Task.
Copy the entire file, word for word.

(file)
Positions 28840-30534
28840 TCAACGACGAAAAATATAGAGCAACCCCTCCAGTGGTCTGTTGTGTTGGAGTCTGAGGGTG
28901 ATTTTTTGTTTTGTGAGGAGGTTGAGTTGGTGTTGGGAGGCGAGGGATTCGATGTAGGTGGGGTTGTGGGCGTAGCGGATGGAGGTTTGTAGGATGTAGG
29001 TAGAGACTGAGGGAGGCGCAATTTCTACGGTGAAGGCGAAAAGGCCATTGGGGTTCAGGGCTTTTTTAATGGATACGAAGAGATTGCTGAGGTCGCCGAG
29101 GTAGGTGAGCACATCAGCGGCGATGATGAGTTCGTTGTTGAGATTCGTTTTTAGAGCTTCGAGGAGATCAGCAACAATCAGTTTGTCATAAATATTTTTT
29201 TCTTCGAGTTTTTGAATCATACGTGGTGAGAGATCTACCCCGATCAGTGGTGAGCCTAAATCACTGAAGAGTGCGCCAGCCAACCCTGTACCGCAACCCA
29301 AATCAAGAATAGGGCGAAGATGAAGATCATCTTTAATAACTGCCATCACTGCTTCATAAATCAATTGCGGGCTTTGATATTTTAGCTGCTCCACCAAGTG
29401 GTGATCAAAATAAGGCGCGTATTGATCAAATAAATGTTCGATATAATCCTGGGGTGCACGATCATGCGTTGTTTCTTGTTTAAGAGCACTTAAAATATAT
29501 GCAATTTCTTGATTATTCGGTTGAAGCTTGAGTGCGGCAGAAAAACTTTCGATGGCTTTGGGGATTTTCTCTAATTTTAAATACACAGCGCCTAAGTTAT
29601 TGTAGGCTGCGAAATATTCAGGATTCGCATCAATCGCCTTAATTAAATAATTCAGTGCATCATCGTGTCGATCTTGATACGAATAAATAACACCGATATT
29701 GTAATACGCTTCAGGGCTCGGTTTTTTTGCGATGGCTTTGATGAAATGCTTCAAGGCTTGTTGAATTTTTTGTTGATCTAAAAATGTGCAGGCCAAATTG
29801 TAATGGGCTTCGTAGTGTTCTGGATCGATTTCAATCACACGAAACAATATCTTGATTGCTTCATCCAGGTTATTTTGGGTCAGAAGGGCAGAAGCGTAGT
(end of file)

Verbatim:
Positions 28840-30534
28840 TCAACGACGAAAAATATAGAGCAACCCCTCCAGTGGTCTGTTGTGTTGGAGTCTGAGGGTG
28901 ATTTTTTGTTTTGTGAGGAGGTTGAGTTGGTGTTGGGAGGCGAGGGATTCGATGTAGGTGGGGTTGTGGGCGTAGCGGATGGAGGTTTGTAGGATGTAGG
29001 TAGAGACTGAGGGAGGCGCAATTTCTACGGTGAAGGCGAAAAGGCCATTGGGGTTCAGGGCTTTTTTAATGGATACGAAGAGATTGCTGAGGTCGCCGAG
29101 GTAGGTGAGCACATCAGCGGCGATGATGAGTTCGTTGTTGAGATTCGTTTTTAGAGCTTCGAGGAGATCAGCAACAATCAGTTTGTCATAAATATTTTTT
29201 TCTTCGAGTTTTTGAATCATACGTGGTGAGAGATCTACCCCGATCAGTGGTGAGCCTAAATCACTGAAGAGTGCGCCAGCCAACCCTGTACCGCAACCCA
29301 AATCAAGAATAGGGCGAAGATGAAGATCATCTTTAATAACTGCCATCACTGCTTCATAAATCAATTGCGGGCTTTGATATTTTAGCTGCTCCACCAAGTG
29401 GTGATCAAAATAAGGCGCGTATTGATCAAATAAATGTTCGATATAATCCTGGGGTGCACGATCATGCGTTGTTTCTTGTTTAAGAGCACTTAAAATATAT
29501 GCAATTTCTTGATTATTCGGTTGAAGCTTGAGTGCGGCAGAAAAACTTTCGATGGCTTTGGGGATTTTCTCTAATTTTAAATACACAGCGCCTAAGTTAT
29601 TGTAGGCTGCGAAATATTCAGGATTCGCATCAATCGCCTTAATTAAATAATTCAGTGCATCATCGTGTCGATCTTGATACGAATAAATAACACCGATATT
29701 GTAATACGCTTCAGGGCTCGGTTTTTTTGCGATGGCTTTGATGAAATGCTTCAAGGCTTGTTGAATTTTTTGTTGATCTAAAAATGTGCAGGCCAAATTG
29801 TAATGGGCTTCGTAGTGTTCTGGATCGATTTCAATCACACGAAACAATATCTTGATTGCTTCATCCAGGTTATTTTGGGTCAGAAGGGCAGAAGCGTAGT